On November 16, in the midst of Lin’s tear, second year power forward John Collins returned to the lineup for the first time of the season.  Collins, the 19th pick in the first round in 2017, had a fine rookie year, and after a few games on a minutes restriction, proceeded to demonstrate why he is considered the Hawks’ best player, routinely turning in 20/10 production, driven by excellent work with both Hawk point guards on the pick and roll, incredible offensive rebounding prowess, a great touch around the hoop and, as the season progressed, a surprisingly deft touch from the three-point line.  At about the same time as Collins return, sharpshooting rookie Kevin Huerter entered the starting lineup (in a nice coincidence, both Collins and Huerter were 19th picks in the draft).  It took a few more weeks for Young to finally shake off the doldrums, but when he did, in mid-December, the Hawks suddenly had both a respectable present and a very bright future on display.

Lin’s hot streak ended in December, when he missed four games due to various minor injuries (back, biceps, flu).  But it was shortly after his return that he pulled off a true “Linsanity” effort that ignited the Hawks and propelled them to more winning ways.  The Hawks entered the December 18th game with the Wizards with a 6-23 record, a tank-worthy .207 percentage, and had lost 7 of their last 8.  That marked the first half of the 58 games they were to play before the All-Star break.

The Hawks and Wizards were tied at 82-82 when Lin re-entered the game at the start of the 4th quarter.  Lin had had a very quiet game to that point, with only 4 points, but that soon changed.  Lin, working the middle pick and roll to perfection, nailed five driving lay-ups and a snazzy switchback, step-back 17 foot jumper in a five minutes span to put the game out of reach, throwing in two assists, and a take-charge and a few John Wall stops on the defensive end.  It was a vintage Lin down-the-stretch performance.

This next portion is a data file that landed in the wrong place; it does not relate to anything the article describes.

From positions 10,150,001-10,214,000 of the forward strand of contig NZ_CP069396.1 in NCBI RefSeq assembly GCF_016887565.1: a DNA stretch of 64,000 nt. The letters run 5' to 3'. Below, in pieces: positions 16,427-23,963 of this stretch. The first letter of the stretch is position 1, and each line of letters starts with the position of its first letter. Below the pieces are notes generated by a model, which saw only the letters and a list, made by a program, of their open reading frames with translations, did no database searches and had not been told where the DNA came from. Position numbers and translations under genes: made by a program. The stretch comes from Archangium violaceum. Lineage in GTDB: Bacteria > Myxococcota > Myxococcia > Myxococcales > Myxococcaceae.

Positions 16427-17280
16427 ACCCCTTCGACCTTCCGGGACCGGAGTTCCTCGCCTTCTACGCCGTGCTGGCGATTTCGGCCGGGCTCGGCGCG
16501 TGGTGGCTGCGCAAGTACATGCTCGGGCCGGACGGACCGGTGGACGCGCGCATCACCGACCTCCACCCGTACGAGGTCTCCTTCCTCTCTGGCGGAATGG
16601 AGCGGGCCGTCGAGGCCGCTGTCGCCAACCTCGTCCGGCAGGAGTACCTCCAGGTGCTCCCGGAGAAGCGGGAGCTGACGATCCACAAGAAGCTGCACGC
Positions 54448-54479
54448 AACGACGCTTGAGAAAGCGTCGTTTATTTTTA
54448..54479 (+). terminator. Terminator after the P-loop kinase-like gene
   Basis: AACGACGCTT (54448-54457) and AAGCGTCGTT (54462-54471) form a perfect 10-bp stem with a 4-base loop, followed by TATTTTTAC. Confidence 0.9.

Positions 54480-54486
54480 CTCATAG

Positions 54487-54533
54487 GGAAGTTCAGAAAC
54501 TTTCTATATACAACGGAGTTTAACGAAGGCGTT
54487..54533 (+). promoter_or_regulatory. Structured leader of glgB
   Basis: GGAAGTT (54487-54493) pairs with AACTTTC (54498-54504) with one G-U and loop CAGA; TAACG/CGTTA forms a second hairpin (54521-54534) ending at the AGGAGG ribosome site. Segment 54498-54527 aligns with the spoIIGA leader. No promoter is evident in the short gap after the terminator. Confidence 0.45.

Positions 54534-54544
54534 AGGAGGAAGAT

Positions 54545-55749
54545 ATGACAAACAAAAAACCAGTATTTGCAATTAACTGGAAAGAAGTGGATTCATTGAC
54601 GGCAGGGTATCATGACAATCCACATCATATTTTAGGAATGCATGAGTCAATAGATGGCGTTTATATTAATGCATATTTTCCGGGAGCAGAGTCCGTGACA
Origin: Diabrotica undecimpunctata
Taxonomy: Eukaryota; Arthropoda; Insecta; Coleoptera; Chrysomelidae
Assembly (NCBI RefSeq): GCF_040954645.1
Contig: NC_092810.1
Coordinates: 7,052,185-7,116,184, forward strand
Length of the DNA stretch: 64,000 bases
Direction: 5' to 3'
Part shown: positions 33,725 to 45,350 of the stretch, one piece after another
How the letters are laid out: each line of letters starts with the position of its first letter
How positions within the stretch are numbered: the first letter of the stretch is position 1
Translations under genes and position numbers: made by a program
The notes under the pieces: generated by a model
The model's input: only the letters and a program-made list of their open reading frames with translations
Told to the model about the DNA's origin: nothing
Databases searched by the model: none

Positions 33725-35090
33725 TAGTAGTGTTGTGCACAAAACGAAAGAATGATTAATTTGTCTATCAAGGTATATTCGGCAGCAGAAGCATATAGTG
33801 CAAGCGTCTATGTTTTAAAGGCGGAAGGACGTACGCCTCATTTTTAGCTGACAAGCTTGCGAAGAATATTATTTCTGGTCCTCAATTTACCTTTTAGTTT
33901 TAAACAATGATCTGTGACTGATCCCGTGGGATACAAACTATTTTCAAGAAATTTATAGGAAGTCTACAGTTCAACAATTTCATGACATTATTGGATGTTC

From there, the Hawks played extremely respectable ball; in the next 29 games before the break, they improved to 13-16, a .448 pace that, if it continues, could diminish their lottery odds.  Lin was not the key to this drive, but more of a vital cog.   Collins, Huerter and Young were the Big Three for the Hawks, amply supported by a bunch of savvy veterans including Lin, the ageless Vince Carter, Dwayne Dedmon, Alex Len and, ultimately, Taurean Prince and Keith Bazemore, who missed large swaths of the first half due to injuries but returned productively to the lineup in the new year.

Through December and January, Lin settled into a steady mode, providing productive bench play and occasionally earning minutes alongside Young, with the injuries to the wings.  By mid-January, Young started to put it together, averaging 20/9 from January 13th to the break, including a truly amazing five-game stretch where he put together 27/9 averages.  (Coincidentally, at this same time D’Angelo Russell of the Nets also floated into a new zone, averaging 24/8 over January and February and earning the first All-Star selection of his four-year career.)

Young, to be sure, still has major flaws in his game:  he remains a turnover machine (he’s on track for the most turnovers by a rookie in 20 years), lacks consistency in the three-point shot (31% for the year, though improving) and plays, arguably -- and if you believe ESPN’s defensive rankings based on “Real Defensive Plus Minus”, statistically -- the worst defense of anyone in the NBA.  But he is just a 20-year-old rookie and offers limitless promise, and the potential to improve in each of those areas in time.  He is holding up his end of the bargain on the Doncic trade, and it will be up to Schlenk to turn the next pick into a player that justifies it altogether,

As mentioned, with Bazemore out, Lin began (finally) to see some time at the off-guard next to Young, and overall his minutes went up to 24 per game in January, approaching his career average of 26.  But with Young’s strong play and Bazemore’s return at the end of January, the handwriting was on the wall.  In early February Lin slipped back to 17 minutes per game, with the February 7 trade deadline approaching the rumblings that Lin would be off to some new destination grew louder.  The rumor mill was active for all the Hawks’ veterans (save Carter), but the deadline came and went without any of Dedmon, Lin, Bazemore or Prince departing.